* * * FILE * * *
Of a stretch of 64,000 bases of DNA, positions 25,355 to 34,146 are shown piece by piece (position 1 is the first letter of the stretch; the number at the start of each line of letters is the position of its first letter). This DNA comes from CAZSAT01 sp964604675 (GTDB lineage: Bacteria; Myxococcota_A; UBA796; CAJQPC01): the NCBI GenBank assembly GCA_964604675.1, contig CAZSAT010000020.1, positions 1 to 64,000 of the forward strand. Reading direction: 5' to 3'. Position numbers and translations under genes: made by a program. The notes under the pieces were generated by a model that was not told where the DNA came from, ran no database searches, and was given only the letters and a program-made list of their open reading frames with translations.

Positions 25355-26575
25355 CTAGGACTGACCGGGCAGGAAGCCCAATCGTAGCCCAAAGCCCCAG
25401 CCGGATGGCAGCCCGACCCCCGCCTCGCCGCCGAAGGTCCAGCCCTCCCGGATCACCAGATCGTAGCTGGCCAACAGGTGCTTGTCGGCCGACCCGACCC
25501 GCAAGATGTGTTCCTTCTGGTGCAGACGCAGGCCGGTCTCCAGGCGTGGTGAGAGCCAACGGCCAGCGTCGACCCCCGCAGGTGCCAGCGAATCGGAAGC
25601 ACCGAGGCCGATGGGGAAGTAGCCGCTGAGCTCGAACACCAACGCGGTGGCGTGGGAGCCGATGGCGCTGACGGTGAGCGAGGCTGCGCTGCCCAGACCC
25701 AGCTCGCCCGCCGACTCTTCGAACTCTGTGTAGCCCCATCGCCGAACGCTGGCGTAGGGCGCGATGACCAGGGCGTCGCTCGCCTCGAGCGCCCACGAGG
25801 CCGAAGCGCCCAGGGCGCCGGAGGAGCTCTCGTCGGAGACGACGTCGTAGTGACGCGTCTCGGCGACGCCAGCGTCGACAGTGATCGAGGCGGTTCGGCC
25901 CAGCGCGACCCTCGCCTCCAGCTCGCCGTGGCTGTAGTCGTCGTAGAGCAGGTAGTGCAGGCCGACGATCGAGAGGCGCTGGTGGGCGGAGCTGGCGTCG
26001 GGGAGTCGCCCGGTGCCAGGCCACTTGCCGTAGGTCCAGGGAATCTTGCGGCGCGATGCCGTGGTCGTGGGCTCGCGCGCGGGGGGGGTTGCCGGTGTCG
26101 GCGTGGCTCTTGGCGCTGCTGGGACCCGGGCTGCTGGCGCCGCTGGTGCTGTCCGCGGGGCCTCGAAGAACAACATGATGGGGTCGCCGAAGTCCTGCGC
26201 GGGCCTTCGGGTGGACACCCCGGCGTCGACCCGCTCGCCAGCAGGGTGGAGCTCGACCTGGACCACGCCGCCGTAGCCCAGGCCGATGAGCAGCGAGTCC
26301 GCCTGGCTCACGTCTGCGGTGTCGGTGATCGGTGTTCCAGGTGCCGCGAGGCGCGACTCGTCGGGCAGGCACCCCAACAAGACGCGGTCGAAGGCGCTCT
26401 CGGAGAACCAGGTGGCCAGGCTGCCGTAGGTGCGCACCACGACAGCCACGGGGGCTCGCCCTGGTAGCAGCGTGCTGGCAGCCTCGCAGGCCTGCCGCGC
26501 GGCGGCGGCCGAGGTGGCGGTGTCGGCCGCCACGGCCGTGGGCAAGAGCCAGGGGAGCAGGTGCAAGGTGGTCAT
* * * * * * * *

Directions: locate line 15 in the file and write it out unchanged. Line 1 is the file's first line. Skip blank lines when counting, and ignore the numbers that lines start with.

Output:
26501 GGCGGCGGCCGAGGTGGCGGTGTCGGCCGCCACGGCCGTGGGCAAGAGCCAGGGGAGCAGGTGCAAGGTGGTCAT